Kirby McInerney | Kirby McInerney LLP Files Lawsuit Alleging 13 Banks Fixed Libor Rates
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Kirby McInerney LLP Files Lawsuit Alleging 13 Banks Fixed Libor Rates

04/19/2011
NEW YORK, April 19, 2011 - The law firms of Kirby McInerney LLP, Sturman LLC, and Motley Rice LLC announced today that they have filed a class action against 13 global banks on behalf of a number of investors, alleging that the banks colluded to misreport and manipulate Libor rates, thereby harming investors in futures, swaps, and other Libor-based derivative products between January 2006 and June 2009.

Libor is the most important privately determined statistic used in the world of commerce, both domestic and international. Most short term borrowing is tied to Libor. It is also used as the basis to price fixed income futures, options, swaps and other derivative products traded on the Chicago Mercantile Exchange and in the over-the-counter market. “LIBOR is a benchmark interest rate whose integrity must remain unassailable in order to be useful. By treating LIBOR as something they could manipulate at their option, the defendant banks created artificial prices in the derivatives markets and misled investors,” said David Kovel, a partner at Kirby McInerney LLP.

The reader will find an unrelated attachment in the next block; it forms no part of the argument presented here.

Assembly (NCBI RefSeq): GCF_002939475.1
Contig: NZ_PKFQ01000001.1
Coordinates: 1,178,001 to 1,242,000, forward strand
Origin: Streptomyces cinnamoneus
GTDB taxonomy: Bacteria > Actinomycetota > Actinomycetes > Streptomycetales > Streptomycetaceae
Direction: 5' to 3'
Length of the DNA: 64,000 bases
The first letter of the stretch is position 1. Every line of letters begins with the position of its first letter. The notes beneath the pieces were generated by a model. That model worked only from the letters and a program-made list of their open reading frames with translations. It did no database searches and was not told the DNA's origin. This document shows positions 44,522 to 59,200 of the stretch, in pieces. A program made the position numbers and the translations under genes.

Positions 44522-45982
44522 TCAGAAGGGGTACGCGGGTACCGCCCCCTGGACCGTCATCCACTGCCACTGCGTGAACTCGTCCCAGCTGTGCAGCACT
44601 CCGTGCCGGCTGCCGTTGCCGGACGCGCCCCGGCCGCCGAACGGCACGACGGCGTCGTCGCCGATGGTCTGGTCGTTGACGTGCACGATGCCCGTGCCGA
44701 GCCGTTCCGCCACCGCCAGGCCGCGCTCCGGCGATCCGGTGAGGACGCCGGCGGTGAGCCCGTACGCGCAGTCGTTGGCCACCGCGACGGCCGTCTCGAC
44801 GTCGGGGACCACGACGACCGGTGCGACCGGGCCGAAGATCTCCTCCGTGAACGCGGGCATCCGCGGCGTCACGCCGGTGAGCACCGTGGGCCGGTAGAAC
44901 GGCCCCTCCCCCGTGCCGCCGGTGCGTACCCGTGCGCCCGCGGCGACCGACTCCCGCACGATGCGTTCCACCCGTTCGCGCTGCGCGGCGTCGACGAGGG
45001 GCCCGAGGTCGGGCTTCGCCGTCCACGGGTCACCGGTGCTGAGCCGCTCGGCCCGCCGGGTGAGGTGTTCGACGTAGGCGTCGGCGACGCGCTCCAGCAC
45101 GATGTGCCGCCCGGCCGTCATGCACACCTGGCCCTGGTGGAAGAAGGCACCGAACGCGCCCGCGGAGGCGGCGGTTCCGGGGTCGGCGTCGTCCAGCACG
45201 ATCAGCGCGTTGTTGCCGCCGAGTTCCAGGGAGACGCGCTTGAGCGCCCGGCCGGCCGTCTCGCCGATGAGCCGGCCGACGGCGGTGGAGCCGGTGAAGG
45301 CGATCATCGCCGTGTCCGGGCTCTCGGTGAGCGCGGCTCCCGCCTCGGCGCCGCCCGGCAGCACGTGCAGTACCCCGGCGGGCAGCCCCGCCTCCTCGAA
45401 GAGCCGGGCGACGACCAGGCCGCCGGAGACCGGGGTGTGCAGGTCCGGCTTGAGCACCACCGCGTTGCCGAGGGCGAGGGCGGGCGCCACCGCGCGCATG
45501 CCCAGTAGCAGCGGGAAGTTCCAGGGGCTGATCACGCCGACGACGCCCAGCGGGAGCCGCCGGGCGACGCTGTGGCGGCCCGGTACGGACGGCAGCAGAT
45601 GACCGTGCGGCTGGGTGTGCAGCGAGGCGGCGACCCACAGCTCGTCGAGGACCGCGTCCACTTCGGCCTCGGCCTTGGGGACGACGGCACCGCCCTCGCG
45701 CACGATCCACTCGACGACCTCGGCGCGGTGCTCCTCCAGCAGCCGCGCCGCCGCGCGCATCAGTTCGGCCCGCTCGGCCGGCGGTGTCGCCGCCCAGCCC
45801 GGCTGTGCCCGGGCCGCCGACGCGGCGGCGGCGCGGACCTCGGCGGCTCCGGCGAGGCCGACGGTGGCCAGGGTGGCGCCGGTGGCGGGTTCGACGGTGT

The complaint further notes that in the early months of 2008, although banks were facing different financial stresses, the defendant banks submitted USD Libor rates that did not vary markedly, nor did the rates increase or decrease sharply, although one would have expected that in an unmanipulated marketplace they would have risen significantly during that period of instability.

According to the allegations, when compared with other reliable measures of bank risk, such as federal funds trades (which require collateral) and the credit default market, the reported Libor rates of the contributing banks were underpriced. For example, in 2008, the Federal Reserve auctioned $50 billion of one-month loans to banks at an average annualized interest rate of 2.82% - a rate greater than the comparable Libor rate. However, because banks provide collateral for the Federal Reserve loans, they should have received them for a lesser rate than Libor, which is unsecured.

Several government regulatory agencies, including the Securities and Exchange Commission, the Commodity Futures Trading Commission, the Department of Justice, the Japanese Financial Supervisory Agency, and the United Kingdom’s Financial Services Authority, are investigating the reporting practices of the banks reporting Libor rates during the relevant period.